No on the the really big rant I hate the next episode, I mean really hate it. I said Battlestar Galactica had a chance rival Babylon 5, well no longer. Moore has proven his roots in Star Trek with a really lame plot device. I feel like the cylon detector has been a enourmous red herring for the audience. Given a working/realistic one (operated by more people than Baltar) they would be able to find any cylon. As a result we would no longer have to speculate “who is a cylon”. That would be realistic, it would make sense. But nooooo Moore has to write the cylon detector as wholly unworkable (oh wait in this episode it just happened to be very workable, its just next episode that its not).

          The writers, in haughty faux-dramatic fasion, have greedily kept alive the possiblity that anyone could be a cylon. Now they’re not even showing the viewer test results anymore (next episode). And as an added bonus, they have Baltar going full tratior (not just idiot accidental trator) by not revealing Boomer’s identity as a cylon.

          In doing this the writers, in my opinion, threw away Baltar as an interesting character. What is the nature of six in Baltar’s head? I don’t care anymore, space him. He’s now a villan, and I want to see him pay. I liked how they had played Baltar with more sympathy in this version, but oh well. As for him continuing to be comic releif, I don’t car e, space him. This also works into another complaint, one others have echoed. That is that Baltar is doing all kinds of things wrong, but isn’t ever getting chaught. Also like all good soap opera villans, he seems to always get away, when someone really really should catch him.

          This big issue could really have me having problems with the whole show. If any of the main characters, Adama, Lee, Starbuck, the President, Tigh, hell even any of the bridge crew are revealed as cylons, I’ll quit watching.

          The writers just yank our chain with the next episode.

          .

          Yeah, its a long rant.

          • joe__gee says:

            Re: And another thing

            BUT they ARE MACHINES…..

            This brings me back to one of my rants about the show. There is no way the cylon form humans can actually be that much like humans such that the cylon detector would not be a trivial matter. If the truly are silica, and not carbon based (assumption made based on the dialog in the pilot), detection would be easy, really easy. One thing that really bugs me is that the doctor is not involved at all in the cylon detector, as I think he would be able to build on too.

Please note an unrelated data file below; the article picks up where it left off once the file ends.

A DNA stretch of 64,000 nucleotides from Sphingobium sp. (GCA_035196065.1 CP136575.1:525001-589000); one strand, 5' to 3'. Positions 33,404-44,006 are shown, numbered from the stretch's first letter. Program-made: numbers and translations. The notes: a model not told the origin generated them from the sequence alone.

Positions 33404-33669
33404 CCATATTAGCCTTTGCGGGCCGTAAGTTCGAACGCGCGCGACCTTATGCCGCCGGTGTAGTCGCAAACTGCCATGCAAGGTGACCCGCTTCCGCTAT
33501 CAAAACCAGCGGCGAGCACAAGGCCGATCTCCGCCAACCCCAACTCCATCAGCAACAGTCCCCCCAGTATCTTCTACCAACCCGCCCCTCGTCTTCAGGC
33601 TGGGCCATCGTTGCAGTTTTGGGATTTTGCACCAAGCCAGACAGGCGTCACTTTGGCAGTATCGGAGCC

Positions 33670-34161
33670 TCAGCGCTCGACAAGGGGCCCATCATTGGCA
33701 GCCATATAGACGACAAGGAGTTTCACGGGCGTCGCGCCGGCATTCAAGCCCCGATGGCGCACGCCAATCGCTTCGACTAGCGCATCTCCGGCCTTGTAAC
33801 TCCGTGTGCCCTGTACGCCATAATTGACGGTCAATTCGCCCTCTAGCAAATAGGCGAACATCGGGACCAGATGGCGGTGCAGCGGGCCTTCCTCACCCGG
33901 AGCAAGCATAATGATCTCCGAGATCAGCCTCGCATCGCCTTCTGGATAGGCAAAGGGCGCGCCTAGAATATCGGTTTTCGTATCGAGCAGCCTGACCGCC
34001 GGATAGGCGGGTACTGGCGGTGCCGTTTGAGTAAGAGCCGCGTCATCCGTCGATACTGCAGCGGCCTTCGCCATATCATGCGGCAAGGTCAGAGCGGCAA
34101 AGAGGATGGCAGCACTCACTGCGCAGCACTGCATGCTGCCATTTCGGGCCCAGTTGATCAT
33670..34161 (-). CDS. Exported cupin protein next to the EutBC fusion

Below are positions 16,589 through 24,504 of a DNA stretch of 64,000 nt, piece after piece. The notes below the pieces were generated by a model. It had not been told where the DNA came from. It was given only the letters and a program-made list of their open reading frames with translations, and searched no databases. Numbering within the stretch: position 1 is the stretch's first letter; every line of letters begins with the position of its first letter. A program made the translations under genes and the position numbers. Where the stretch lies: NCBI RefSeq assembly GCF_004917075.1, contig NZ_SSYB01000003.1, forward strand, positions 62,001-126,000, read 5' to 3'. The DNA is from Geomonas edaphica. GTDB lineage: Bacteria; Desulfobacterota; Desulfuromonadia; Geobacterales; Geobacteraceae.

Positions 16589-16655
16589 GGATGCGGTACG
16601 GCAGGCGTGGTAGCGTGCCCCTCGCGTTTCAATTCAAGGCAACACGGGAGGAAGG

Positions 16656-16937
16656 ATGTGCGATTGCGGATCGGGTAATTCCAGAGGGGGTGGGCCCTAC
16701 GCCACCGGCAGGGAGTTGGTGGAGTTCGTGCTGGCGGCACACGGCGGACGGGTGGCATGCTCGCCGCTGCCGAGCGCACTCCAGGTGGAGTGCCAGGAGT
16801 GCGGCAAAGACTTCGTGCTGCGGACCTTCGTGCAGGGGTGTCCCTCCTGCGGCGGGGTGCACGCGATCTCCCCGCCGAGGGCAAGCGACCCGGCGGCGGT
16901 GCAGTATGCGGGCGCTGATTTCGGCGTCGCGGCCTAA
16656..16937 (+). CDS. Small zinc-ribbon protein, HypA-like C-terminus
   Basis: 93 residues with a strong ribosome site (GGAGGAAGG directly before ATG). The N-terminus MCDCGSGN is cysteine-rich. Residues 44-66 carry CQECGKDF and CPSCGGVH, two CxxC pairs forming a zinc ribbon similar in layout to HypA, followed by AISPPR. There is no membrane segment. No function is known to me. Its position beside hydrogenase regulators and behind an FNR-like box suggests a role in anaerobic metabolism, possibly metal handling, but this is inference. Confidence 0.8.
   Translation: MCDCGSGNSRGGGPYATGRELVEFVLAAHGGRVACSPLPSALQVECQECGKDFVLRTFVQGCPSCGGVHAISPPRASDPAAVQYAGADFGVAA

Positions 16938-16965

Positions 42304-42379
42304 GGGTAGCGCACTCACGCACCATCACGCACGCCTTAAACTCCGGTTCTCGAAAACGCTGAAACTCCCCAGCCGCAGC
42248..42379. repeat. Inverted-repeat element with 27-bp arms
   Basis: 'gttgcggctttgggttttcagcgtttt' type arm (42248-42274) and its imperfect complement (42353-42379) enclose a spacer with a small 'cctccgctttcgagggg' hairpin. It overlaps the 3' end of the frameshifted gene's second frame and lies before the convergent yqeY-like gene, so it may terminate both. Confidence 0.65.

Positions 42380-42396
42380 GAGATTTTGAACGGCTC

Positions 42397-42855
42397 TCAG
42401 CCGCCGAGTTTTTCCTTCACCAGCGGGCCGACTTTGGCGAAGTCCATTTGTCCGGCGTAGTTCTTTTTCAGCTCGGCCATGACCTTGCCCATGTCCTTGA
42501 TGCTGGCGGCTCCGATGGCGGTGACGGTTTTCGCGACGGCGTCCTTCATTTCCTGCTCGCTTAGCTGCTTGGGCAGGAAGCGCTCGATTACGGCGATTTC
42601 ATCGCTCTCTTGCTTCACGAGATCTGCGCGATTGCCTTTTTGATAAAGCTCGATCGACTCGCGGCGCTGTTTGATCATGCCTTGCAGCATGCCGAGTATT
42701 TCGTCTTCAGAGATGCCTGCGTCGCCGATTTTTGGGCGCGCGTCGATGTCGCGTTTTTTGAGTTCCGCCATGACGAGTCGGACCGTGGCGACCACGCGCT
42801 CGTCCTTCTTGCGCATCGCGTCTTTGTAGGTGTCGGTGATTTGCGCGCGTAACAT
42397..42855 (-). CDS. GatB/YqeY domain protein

No on the the really big rant I hate the next episode, I mean really hate it. I said Battlestar Galactica had a chance rival Babylon 5, well no longer. Moore has proven his roots in Star Trek with a really lame plot device. I feel like the cylon detector has been a enourmous red herring for the audience. Given a working/realistic one (operated by more people than Baltar) they would be able to find any cylon. As a result we would no longer have to speculate “who is a cylon”. That would be realistic, it would make sense. But nooooo Moore has to write the cylon detector as wholly unworkable (oh wait in this episode it just happened to be very workable, its just next episode that its not).
            .

            Spoiler alert: As I recall, the Cylon detector works fine in the next episode, it’s just that Baltar has decided to keep its revelations to himself. The next episode has one of my favorite moments, where everyone is pointing their fingers at everyone else screaming CYLON! The confrontation in Baltar’s lab. I didn’t enjoy the scene for its drama, but for its dark comedy.

            You explained yourself very well, and for the most part I would agree, but I try not to analyze things at that level. I just enjoy that we’re getting generally well-written, very high quality entertainment that easily leaves 95% + of everything else in the dust. :)

            Heh, the Cylons are even sowing dissent among the fans. Those tricky toasters. :) Breathe in, hold it, exhale slowly, repeat. Now, isn’t that better? :) For me, even this low point, which for most shows would be a high point, I can forgive. I remember (and I’m sure you do too) the old Baltar, sitting on his high seat, in his shimmery robes, being served hand and foot by Cylons, playing a farcical Benedict Arnold. This one still isn’t *that* bad. :)

            As for humanoid Cylons that reveal themselves, I see them as psychic guided missiles. No known Cylon so far has missed their target. Number Six scored Baltar, and in the last episode Adama. The press agent from the miniseries helped elevate Baltar, and the person they find on Ragnar station in the premier scored on Adama, and helped to validate Baltar’s accusation against the press agent. This Cylon was targetted at Starbuck and the President. It hit its mark on both accounts. What would be terrifying to me, were I on the Galactica, is the degree to which the Cylons know the humans.

            These people are really outgunned, on many levels. I think I pity all of them.

            -Joe

            • J_W_W says:

              Re: And another thing


              These people are really outgunned, on many levels. I think I pity all of them.

              -Joe

              But I really don’t want to watch a show where I pity the main characters. I want to watch a show where I can cheer for them.

              Next weeks epsiode looks like it may have some of that, I sure hope so.

              • joe__gee says:

                Re: And another thing

                But I really don’t want to watch a show where I pity the main characters. I want to watch a show where I can cheer for them.

                Next weeks epsiode looks like it may have some of that, I sure hope so.

                I agree, it’s good to see them succeed. There are very few of these characters I don’t like, and several who I think are exceptional (The President, Starbuck, Commander Adama.) I like to see them succeed. I think next week is the fuel refinery. It’s cheer-worthy. :)